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How to Enhance a Personal Connection in the Modern Real Estate Era

Brokers and brokerages are shifting lead building efforts to the online world and for a good reason – it’s proven to be effective with thousands of home searches online every day. But to what extent is this helping or hurting the client’s experience? And to what extent is this making your job as an agent fulfilling?

As useful as real estate tech is for home buyers, sellers, and brokers, the crux of what it means to be an agent – a support system, a reliable professional, and an accessible resource – are all still a crucial part of the job. Brokers who practice and excel at making warm connections stand out from the crowd.

Finding a good balance between juggling your online presence and embracing every personal connection isn’t easy, but will make for a better experience for your relationships, and contribute more to your overall happiness as an agent.

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How do you build warm connections rather than cold leads?

Take an old-school approach.

Not long ago before smartphones and inbound marketing, frequently meeting with clients in person to get acquainted, go over paperwork or discuss offers was necessary without today’s automated signing and online tools. Transactions are now much faster and efficient, but much more impersonal. As a result, ensuring a smooth overall experience of home buying and selling can unintentionally become a lower priority.

Although these kinds meetings are now increasingly skipped-over, they are still an invaluable use of time, and more important than ever.

David Warren, Managing Broker of Metropolist, still takes time to meet with new clients in coffee shops to help build a rapport. “It’s really all about getting to know the person and good old-fashioned customer service,” says Warren. Using this time to talk about goals and finances is the objective of the meeting, but just as importantly, this time is useful to learn more about the client, and prepare them for what can be an emotional process.

“If they want to take 6 months to a year to buy a home, then that’s okay with me – it’s about getting to know their journey up to this point and their future goals,” says Warren.

Immerse yourself in the local community.

Local knowledge about the community around a home is sometimes just as important as the home itself – and you can’t sell a neighborhood you know nothing about.

Get active in community clubs, service projects and local events. Being involved in the community gives you a chance to network, build warm connections potential clients and build lasting relationships with professional contacts.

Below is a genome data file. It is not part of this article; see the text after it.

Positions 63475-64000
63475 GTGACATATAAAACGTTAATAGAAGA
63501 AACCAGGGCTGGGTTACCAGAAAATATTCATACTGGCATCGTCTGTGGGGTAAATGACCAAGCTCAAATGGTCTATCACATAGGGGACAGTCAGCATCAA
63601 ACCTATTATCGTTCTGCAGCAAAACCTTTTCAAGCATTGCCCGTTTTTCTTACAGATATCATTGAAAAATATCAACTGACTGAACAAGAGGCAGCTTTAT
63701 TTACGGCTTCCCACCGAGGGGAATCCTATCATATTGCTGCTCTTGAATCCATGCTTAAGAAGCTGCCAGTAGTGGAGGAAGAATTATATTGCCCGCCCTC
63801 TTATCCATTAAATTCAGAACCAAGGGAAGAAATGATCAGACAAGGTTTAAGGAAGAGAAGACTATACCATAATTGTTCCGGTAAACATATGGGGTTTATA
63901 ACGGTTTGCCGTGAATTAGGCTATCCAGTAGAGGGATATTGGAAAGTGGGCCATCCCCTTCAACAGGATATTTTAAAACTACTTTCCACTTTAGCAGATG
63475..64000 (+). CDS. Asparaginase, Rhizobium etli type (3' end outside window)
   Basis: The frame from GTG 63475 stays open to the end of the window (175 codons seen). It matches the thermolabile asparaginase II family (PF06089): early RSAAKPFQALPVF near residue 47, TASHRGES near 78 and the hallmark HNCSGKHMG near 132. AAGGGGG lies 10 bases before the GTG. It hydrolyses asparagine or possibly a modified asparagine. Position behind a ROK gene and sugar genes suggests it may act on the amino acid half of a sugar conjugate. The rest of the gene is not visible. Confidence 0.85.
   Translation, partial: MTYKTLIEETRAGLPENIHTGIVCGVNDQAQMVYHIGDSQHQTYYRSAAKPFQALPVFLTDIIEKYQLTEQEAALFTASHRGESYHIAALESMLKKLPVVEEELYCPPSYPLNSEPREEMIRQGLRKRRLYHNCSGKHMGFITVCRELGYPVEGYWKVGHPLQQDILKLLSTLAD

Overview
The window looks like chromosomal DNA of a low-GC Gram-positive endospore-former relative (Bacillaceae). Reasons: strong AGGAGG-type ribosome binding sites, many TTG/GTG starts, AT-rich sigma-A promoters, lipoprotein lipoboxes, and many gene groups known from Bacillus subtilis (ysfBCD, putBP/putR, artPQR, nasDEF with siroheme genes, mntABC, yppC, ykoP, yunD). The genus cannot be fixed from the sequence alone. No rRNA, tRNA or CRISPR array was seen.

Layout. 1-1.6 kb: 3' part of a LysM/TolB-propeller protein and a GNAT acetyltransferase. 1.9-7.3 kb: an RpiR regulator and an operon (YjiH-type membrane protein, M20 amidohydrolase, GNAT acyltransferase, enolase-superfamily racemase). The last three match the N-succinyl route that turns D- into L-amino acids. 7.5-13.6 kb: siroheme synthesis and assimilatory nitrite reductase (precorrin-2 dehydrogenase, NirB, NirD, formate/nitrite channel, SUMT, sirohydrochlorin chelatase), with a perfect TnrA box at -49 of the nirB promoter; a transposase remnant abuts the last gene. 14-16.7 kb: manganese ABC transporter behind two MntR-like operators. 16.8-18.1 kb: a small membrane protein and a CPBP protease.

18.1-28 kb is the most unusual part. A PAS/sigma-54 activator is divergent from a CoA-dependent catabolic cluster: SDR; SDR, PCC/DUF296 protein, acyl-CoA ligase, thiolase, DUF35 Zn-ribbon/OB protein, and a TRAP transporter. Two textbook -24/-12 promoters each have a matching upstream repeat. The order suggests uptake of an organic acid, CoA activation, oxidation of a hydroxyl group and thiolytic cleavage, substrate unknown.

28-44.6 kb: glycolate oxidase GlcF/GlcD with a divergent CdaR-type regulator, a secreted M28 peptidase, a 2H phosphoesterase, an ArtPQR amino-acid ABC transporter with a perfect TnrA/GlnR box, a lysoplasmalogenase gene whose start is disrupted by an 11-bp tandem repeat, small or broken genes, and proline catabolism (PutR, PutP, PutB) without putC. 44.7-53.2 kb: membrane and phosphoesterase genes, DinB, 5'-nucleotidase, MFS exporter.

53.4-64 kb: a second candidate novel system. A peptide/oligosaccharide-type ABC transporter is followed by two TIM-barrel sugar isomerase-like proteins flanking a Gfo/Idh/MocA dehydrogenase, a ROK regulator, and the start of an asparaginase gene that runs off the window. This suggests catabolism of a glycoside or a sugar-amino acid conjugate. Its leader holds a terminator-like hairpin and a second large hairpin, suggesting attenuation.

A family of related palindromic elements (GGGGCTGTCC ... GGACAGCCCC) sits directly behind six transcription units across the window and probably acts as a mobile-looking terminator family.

Your client and local community expect you to be an expert on local Seattle real estate trends and neighborhoods, but also expect you to care about their individual experience more than anything. Embrace your community to show you care, and use community knowledge to create a better buying experience. This produces a window into the community for your clients and builds a reputation for yourself.

Since Seattle is such a large metropolitan-area, Warren says it’s difficult to become well-known in a crowded community, but it’s important for brokers in smaller communities to take advantage of this opportunity. Even in such a huge city, Warren says he tries to be involved in his neighborhood where he lives, and builds leads that he otherwise wouldn’t have found online.

Be available and collaborative.

Having the proper mindset for collaboration is also a vital factor for building warm connections. Putting yourself in the shoes of the client, and being open-minded about any questions (at any time of the day) does wonders for the relationship with your client.

“It helps when [the client] has someone they’re comfortable calling at 11 p.m. when they’re having a change of heart about an offer, or just need to talk,” says Warren.

Buying a home is equally (if not more) a personal investment than it is a financial investment. A home is where your client will potentially live for many years, watch their children grow up and create lasting memories. This is why being there as an emotional support is critical to building trust.

Be patient and explain details.

Especially in a competitive market like Seattle, it may be tempting to expedite the process by sending an offer immediately without explaining much detail to the client. While automation is creating a seamless and faster transaction, the personal and emotional factors involved for buyers and sellers may not stay up to speed.

“It’s easy to move too fast,” says Warren. “Some teams rush, rush, rush to finish transactions when the process should be slow and at the pace the client is comfortable with.”

When putting together an offer, Warren suggests meeting in person to explain everything about the offer. For example, sometimes to make an offer stand out in a competitive market, it’s necessary to remove contingencies from an offer – but this is extremely important to discuss with your client before going all-in. Your client should know the risks an offer has without financial and inspection contingencies. Your clients will appreciate your transparency!

While it may appear as if making the extra effort only benefits the client – ‘warm connections’ are not as one-sided as it seems. Brokers who raise the level of professionalism and have the proper mindset for collaboration find this method to be much more rewarding, and are much happier with their careers.